Sometime between November of this year and February of next the new 802.11ac WiFi standard will be ratified by the IEEE committee. Already some manufacturers have equipment for use and are finishing their testing. By 2015 the industry should be fully ramped up. If you look hard enough you can probably even buy some now with preliminary chipsets. There are, however, currently no devices that I know of capable of using that equipment to its fullest yet. Yes, there are a couple of smartphones and Apple has a laptop but they are limited in their support of the standard. The good news is that current WiFi equipment will be able to run on the new gear. The bad news is that no current WiFi access points (the radios) will able to be upgraded to run 802.11ac. The chipsets inside these devices cannot support the advanced methods needed to realize the accelerated speeds that the standard expects.
802.11ac itself promises much higher speeds for WiFi than even the current king, 802.11n, is capable of. It’s not that individuals necessarily need that higher speed (just how fast do you need that web page to load or Aunt Barb’s chocolate chip recipe to get to you via email?). The point of higher bandwidth is that it’s needed to allow more people in the same area to have a shot at a reasonable computing experience. Remember, for the most part, WiFi is a shared medium. It’s like passing a newspaper around to a roomful of people. Until 802.11ac when someone transmitted or received a piece of data to or from their device, everybody else around you had to wait for that transmission to finish. The end result is that the more people trying to do that the slower EVERYBODY is. So, open up the flood gates and you get a better chance for more people to use the network and not stare at their device waiting for something to happen. With some people now carrying two or three devices connected to the network that number needs to be offset by something, hence, 802.11ac.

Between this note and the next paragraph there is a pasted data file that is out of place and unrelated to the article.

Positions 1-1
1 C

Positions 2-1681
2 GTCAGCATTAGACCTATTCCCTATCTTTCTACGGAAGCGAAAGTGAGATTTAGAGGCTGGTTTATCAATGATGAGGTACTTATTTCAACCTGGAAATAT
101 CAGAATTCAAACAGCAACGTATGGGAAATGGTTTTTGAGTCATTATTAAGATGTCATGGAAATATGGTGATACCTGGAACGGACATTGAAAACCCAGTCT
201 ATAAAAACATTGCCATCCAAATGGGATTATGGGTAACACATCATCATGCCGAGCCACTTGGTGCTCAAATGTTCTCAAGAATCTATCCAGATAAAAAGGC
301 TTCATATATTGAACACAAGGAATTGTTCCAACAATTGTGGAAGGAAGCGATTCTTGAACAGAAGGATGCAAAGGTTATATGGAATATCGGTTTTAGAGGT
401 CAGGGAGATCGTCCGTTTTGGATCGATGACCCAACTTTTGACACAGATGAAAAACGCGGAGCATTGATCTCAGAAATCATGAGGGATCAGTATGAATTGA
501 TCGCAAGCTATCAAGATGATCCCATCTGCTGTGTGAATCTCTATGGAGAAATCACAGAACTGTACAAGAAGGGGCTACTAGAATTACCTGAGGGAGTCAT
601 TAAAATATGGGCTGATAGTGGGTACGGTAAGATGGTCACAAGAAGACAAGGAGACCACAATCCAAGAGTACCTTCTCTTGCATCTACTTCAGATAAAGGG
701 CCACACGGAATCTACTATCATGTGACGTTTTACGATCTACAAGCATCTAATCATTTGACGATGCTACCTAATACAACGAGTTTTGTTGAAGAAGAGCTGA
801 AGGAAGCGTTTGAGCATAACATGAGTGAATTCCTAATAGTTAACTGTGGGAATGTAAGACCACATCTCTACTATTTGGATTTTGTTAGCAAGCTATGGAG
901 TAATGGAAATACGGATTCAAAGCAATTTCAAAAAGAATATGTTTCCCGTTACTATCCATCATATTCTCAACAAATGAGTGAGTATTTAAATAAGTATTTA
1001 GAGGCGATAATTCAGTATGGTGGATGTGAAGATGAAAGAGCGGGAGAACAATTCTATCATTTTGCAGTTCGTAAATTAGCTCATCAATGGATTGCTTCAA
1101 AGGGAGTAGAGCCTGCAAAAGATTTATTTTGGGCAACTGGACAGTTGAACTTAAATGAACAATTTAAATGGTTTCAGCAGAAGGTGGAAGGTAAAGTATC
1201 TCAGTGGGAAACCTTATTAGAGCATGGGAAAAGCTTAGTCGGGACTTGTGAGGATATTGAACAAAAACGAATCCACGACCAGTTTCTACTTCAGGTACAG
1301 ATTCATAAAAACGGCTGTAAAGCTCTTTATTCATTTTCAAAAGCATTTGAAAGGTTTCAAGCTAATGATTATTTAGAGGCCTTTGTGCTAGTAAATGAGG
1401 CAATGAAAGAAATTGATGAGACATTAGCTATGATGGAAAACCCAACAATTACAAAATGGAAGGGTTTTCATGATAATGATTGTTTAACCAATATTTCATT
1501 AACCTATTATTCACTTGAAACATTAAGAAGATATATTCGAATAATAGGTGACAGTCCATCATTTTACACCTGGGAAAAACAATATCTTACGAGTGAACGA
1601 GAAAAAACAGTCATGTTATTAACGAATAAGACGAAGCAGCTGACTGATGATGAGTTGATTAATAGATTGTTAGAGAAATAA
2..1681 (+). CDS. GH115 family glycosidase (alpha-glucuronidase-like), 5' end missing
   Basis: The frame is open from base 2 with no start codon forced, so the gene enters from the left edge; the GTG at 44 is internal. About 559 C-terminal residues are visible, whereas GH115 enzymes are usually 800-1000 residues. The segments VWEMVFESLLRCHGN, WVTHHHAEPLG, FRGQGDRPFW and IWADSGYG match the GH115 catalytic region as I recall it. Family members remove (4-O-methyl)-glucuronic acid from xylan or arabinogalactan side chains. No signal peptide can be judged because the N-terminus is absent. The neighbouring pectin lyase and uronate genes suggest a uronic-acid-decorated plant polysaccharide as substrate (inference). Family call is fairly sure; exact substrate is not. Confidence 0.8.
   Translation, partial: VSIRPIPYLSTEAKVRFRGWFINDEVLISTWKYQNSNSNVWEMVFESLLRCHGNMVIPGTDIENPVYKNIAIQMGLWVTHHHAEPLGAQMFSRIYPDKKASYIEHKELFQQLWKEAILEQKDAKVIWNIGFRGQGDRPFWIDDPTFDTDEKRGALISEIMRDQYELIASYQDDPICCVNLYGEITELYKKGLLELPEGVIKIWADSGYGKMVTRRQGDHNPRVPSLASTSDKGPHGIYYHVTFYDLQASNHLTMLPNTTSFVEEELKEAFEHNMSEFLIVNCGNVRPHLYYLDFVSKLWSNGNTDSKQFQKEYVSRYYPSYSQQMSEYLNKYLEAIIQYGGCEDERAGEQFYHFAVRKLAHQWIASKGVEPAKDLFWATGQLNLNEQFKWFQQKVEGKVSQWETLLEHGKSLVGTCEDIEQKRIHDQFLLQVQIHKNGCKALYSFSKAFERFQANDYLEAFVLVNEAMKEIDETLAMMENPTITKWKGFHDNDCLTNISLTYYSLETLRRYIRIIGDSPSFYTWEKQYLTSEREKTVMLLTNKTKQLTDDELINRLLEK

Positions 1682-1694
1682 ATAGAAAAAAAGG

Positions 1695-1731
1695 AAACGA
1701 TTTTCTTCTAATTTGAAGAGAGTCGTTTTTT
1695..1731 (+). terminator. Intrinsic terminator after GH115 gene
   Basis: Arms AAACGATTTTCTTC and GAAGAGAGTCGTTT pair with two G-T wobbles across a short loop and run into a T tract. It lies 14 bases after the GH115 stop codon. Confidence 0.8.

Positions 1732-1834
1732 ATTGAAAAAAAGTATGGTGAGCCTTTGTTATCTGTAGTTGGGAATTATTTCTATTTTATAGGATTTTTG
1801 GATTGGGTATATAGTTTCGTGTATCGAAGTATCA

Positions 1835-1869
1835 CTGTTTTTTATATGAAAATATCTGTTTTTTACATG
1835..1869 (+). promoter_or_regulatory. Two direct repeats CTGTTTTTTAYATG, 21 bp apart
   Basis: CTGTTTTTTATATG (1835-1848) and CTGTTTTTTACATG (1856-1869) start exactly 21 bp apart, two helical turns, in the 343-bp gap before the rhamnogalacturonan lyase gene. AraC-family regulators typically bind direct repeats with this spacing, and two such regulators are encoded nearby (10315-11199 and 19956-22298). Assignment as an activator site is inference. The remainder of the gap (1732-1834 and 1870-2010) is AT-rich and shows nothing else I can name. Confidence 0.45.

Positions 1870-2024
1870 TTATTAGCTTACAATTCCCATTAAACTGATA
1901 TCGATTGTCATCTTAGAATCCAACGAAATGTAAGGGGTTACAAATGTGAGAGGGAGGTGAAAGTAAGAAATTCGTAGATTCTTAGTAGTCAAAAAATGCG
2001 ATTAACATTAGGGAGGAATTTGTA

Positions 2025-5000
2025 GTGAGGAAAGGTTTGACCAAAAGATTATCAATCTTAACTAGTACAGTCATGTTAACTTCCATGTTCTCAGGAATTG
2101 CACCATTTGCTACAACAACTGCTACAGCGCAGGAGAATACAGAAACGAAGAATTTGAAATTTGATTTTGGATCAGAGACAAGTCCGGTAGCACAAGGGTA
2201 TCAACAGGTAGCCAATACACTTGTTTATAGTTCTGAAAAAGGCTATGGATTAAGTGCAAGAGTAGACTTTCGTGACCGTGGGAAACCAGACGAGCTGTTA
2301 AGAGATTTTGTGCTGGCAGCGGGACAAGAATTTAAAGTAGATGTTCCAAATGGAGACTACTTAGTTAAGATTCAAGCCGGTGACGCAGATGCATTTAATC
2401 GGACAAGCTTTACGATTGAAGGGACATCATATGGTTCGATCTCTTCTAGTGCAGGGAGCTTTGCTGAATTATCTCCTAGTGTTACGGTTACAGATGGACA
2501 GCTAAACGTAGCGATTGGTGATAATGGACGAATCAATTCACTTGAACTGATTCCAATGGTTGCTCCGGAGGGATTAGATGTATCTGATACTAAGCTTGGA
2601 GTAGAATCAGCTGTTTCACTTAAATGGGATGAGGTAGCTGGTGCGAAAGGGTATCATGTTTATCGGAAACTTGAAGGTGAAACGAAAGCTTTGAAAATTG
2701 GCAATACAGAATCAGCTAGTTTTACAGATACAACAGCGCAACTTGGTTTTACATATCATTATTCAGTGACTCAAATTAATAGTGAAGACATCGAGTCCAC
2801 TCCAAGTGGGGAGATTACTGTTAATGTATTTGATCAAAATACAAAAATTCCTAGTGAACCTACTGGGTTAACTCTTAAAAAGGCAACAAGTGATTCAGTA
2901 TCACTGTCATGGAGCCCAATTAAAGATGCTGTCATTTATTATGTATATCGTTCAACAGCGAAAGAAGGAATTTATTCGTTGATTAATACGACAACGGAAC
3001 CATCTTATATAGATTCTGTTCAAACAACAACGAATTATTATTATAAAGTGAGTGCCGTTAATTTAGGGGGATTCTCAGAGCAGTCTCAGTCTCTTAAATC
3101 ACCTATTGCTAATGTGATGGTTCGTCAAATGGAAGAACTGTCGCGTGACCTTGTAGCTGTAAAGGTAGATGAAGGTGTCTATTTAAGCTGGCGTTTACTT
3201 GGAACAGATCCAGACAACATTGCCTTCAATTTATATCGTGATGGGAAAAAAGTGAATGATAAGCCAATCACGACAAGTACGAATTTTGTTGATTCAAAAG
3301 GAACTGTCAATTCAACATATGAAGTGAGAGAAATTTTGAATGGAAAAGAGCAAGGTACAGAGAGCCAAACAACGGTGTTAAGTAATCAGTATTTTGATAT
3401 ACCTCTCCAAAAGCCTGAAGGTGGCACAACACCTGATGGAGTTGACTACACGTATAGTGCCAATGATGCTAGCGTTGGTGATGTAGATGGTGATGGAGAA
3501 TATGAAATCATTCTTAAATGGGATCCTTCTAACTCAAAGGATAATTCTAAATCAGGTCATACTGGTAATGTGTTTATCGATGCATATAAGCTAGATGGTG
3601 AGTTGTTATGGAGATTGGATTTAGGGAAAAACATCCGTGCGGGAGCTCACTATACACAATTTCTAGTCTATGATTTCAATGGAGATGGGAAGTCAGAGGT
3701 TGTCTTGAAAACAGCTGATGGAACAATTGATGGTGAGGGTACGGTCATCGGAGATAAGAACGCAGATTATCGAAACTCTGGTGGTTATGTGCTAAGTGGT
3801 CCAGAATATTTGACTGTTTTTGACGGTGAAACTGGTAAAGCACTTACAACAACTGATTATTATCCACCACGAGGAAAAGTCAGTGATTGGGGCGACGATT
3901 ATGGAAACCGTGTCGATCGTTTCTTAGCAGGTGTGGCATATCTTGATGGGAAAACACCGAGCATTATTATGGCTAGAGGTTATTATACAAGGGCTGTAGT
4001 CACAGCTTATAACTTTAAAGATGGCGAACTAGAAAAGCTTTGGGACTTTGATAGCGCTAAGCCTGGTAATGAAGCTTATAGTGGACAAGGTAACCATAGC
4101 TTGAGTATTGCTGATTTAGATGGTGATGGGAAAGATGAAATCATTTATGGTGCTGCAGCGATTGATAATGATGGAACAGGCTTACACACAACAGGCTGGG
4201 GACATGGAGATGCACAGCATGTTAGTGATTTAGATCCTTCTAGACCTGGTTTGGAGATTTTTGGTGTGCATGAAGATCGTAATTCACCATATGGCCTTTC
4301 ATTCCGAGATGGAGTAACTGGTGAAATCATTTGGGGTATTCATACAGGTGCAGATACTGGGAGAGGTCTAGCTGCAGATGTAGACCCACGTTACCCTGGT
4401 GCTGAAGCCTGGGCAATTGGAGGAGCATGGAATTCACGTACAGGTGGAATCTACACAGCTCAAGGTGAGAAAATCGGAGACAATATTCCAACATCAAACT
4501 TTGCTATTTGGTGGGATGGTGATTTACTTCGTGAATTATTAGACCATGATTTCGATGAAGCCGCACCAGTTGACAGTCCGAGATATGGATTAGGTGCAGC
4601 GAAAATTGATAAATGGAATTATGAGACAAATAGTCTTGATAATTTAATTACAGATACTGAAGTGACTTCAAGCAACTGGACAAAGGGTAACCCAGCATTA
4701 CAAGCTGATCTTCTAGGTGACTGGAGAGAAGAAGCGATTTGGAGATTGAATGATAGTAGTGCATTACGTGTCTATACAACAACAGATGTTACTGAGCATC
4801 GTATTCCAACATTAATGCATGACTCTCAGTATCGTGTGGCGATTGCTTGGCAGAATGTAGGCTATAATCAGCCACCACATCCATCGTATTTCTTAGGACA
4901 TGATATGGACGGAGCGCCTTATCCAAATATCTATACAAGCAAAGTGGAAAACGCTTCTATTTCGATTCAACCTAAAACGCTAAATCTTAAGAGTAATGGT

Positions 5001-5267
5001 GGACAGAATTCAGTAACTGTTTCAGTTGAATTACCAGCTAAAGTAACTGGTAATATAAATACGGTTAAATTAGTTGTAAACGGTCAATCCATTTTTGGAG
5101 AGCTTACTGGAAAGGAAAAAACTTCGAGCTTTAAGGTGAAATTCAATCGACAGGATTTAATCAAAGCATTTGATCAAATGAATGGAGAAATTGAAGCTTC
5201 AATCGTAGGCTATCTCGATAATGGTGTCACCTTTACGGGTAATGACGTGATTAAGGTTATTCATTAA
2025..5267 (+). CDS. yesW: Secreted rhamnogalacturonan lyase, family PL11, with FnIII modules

Any new technology is not without some tradeoffs and we’ll address many of those in the months ahead. For starters, the advanced techniques for passing data faster through the air requires more antennas, more computing power and, therefore, more power draw from the device. Packaging of antennas and battery life will create a tradeoff for devices like smaller tablets and smartphones so don’t look for them to match the performance of a full-fledged laptop, ever. In addition, the really high speeds the standard is capable of will only be achieved by being very close to the access point, 15 to 20 feet for the highest bandwidth. This will mean more access points, better channel planning, more design and planning. Can your wired infrastructure support the higher speeds? The chain is only as strong as its weakest link (Who first said that? Probably the guy who invented the chain). Do you currently support gigabit to the desktop? If so, you already know what’s required, if not, then future planning and budgeting will be required.
Don’t get discouraged. This is the first of what will be a long line of 802.11ac updates. Standby for more as the industry develops and real world experience supersedes the Promise of a New World.
For more information, Aruba Networks has a great 802.11ac primer put together. A few of the videos are a couple of years old but it all still applies. Check out http://www.arubanetworks.com/technology/discover-802-11ac/